# Cosmological constant?

1. ### pivoxa15

Einstein introduced the cosmological constant to keep a static universe

But we know the universe is expanding due to dark matter?

The exstistence of dark matter promotes the cosmoloigcal constant again.

How does that make sense?

Static universe: need cosmological constant
Expanding universe with dark matter: need cosmological constant

Or is it the case of adding the constant and the latter case minusing the constant

2. ### dicerandom

308
It's a matter of the size of the cosmological constant. The constant's actually always been there, it's a part of the general form of solutions to Einstein's Field Equations, however it was chosen to be zero to match observations at the time. There has been talk recently of re-introducing it, I believe I read something recently where some researchers found a value that matched observed expansion to within 10%.

3. ### Garth

3,513
No - it is Dark Energy that may be identified as the cosmological constant.
It is the accelerating universe that needs a cosmological constant.

Counter-intuitively adding pressure to the universe increases the deceleration of its expansion rate. This is because pressure adds a form of energy and energy is equivalent to mass that adds gravitation. It is the self gravitation of the mass-energy within the universe that should cause its expansion to decelerate.

The cosmological constant may be interpreted as a form of negative pressure, which Einstein originally used to counter this self-attraction. He wanted to prevent the universe either expanding or collapsing to yield a static universe, the CC balanced the gravitational forces on a large scale within the universe.

When observations of distant Type Ia super novae were interpreted to indicate that the unverse was actually accelerating, not decelerating as previously expected, then a negative pressure was invoked to deliver this.
The negative pressure is a property of something called Dark Energy, and about 73% of the universe's mass is required to be in this form to make the standard LCDM model work. It is anybody's guess as to what Dark Energy actually is and something can be learned from the equation of state it must have to 'save the appearances' of that model.

The simplest suggestion and the one with an equation of state that seems to work ($p = -\rho c^2$) is the Cosmological Constant.

I hope this helps,

Garth

Last edited: Dec 17, 2005
4. ### pivoxa15

The cosmological constant may be interpreted as a form of negative pressure, which Einstein originally used to counter this self-attraction. He wanted to prevent the universe either expanding or collapsing to yield a static universe, the CC balanced the gravitational forces on a large scale within the universe.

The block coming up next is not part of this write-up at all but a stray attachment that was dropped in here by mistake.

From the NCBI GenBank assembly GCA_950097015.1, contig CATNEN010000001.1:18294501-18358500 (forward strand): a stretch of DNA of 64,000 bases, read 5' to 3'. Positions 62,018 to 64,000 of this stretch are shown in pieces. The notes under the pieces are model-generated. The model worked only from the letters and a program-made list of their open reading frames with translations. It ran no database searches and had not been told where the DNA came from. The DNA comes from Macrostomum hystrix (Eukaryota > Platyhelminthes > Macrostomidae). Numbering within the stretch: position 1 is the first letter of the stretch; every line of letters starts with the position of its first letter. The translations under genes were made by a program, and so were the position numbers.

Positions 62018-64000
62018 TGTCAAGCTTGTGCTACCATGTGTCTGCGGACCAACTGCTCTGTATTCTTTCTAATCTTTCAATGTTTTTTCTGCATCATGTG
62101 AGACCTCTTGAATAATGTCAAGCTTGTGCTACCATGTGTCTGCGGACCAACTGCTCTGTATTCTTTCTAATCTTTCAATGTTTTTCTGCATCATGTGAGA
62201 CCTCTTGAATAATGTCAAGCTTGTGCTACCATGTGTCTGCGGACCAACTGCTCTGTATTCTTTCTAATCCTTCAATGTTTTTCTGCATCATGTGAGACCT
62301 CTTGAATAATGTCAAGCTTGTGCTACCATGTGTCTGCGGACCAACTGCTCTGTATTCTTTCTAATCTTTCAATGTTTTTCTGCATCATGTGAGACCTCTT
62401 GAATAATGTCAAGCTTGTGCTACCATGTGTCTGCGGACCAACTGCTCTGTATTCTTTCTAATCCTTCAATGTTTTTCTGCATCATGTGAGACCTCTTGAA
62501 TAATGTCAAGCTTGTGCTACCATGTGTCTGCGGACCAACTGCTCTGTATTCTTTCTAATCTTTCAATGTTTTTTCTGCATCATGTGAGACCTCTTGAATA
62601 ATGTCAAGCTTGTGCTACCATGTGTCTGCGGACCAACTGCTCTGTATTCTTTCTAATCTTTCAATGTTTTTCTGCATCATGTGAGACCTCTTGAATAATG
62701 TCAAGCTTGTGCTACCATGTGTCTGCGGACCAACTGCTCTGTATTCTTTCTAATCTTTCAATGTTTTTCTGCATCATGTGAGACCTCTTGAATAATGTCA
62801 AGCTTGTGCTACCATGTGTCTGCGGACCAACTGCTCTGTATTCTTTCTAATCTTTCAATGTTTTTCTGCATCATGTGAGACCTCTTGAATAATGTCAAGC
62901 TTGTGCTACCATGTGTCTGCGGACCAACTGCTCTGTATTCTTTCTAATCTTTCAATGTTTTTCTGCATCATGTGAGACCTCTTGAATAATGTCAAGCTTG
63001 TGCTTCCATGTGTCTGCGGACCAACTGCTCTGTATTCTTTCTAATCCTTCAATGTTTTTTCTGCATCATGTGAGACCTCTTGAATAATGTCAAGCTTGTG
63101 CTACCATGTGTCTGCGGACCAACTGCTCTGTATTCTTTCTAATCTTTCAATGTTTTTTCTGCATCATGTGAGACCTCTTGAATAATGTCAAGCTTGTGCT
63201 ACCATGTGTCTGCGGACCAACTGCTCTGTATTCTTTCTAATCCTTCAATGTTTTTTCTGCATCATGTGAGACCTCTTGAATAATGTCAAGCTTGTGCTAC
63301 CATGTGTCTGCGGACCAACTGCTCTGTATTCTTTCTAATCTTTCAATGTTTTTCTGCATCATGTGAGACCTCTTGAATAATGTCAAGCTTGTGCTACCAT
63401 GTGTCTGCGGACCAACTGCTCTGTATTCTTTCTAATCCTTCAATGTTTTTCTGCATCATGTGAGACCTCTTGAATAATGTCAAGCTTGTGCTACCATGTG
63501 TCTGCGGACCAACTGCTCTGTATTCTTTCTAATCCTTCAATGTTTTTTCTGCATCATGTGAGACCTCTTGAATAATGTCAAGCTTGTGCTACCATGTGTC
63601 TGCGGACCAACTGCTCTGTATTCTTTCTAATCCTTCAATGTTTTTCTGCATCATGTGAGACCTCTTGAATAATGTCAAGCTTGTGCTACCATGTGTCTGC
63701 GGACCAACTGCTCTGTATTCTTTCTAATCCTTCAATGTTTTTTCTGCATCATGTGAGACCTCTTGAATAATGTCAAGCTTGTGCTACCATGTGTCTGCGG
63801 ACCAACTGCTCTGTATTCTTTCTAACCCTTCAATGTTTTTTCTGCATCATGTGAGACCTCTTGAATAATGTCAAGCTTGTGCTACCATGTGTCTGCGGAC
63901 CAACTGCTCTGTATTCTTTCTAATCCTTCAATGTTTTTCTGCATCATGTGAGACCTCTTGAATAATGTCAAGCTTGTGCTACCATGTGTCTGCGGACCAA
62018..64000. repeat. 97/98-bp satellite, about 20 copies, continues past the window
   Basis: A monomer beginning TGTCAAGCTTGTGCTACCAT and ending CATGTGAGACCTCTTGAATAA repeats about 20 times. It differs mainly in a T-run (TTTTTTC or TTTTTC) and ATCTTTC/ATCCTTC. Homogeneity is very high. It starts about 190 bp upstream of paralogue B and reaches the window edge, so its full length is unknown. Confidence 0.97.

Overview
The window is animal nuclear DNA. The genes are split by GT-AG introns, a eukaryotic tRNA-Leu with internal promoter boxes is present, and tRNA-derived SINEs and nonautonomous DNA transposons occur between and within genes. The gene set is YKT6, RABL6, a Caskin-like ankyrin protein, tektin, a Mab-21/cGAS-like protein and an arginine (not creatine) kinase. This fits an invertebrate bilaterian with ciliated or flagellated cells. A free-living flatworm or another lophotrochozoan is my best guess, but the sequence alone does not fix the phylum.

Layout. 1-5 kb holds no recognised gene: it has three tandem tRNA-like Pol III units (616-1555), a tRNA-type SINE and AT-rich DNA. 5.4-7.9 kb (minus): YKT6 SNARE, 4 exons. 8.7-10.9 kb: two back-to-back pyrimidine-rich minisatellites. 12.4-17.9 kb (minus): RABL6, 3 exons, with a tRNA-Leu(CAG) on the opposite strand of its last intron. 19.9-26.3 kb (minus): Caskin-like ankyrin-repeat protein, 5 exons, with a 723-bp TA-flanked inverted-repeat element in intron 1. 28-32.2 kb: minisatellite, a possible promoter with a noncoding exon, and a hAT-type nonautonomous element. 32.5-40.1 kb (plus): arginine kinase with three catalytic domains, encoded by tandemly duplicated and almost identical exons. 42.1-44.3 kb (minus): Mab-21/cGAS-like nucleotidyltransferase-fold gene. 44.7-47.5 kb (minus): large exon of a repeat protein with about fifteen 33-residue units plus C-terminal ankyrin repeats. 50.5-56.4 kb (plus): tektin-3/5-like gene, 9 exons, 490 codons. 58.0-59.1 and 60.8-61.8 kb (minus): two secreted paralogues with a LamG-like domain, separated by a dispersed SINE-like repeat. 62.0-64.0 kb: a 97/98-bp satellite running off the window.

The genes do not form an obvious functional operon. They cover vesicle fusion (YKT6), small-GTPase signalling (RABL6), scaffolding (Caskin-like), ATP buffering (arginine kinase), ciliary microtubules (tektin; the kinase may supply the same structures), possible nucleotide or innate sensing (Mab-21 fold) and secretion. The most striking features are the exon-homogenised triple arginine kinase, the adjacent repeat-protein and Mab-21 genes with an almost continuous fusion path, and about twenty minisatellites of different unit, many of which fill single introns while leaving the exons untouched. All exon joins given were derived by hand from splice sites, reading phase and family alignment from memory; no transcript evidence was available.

So the negative pressure which is the CC will yield a static universe?

When observations of distant Type Ia super novae were interpreted to indicate that the unverse was actually accelerating, not decelerating as previously expected, then a negative pressure was invoked to deliver this.

So the negative pressure which is the CC will yield an accelerating expanding universe?

How can an equation containing one particular (in this case negative pressure in both cases) constant yield two solutions that contradict each other? That is a static universe and an acclerating expanding universe.

5. ### dicerandom

308
The cosmological constant is a multiplicitive factor in front of a term which has the effect of a negative pressure. If you choose the value of that constant to be one number you get Einstein's static universe, if you choose it to be another number you get the accelerating expansion case.

6. ### Janus

2,446
Staff Emeritus
In the first case, the CC is finely tuned such that it exactly balances the gravitational attaction. This actually turned out to be a problem because unless the CC had exactly the right value, it would lead to either a colapse or run away expansion of the universe.

When it was discovered that the universe was expanding rather than static, the whole CC term was put aside as it really was no longer needed. (the expansion could be explained as the lingering effect of the impetus of the Big Bang)

If this were the case, then we would expect the expansion rate to slow over time. The supernovae observations mentioned were an attempt to determine whether this slowing was enough to ever stop the expansion completely, or if the universe would keep on expanding forever.

The results indicated, as already mentioned, that the expansion rate was actually speeding up. IOW, it appeared to be undergoing the run away expansion suggested if the CC had too large a value.

Simply put:

For a static universe the negative pressure has to have a precise value in order to perfectly balance the gravitational attraction of the universe.

If it is too small, the universe collapses
If it is too large, the universe expands at an accelerating rate.

If the universe is expanding simply due to the impetus of the Big bang,(no CC) the expansion will decelerate with time.

Due to changes in our understanding of the universe through improved observations, the expected value of the CC has had to change.

7. ### Chronos

10,134
The problem is, as Einstein realized, the universe cannot remain perfectly poised between collapse and expansion indefinitely. Small, local fluctuations in density [such as galaxies] would eventually tip the balance in one or the other direction.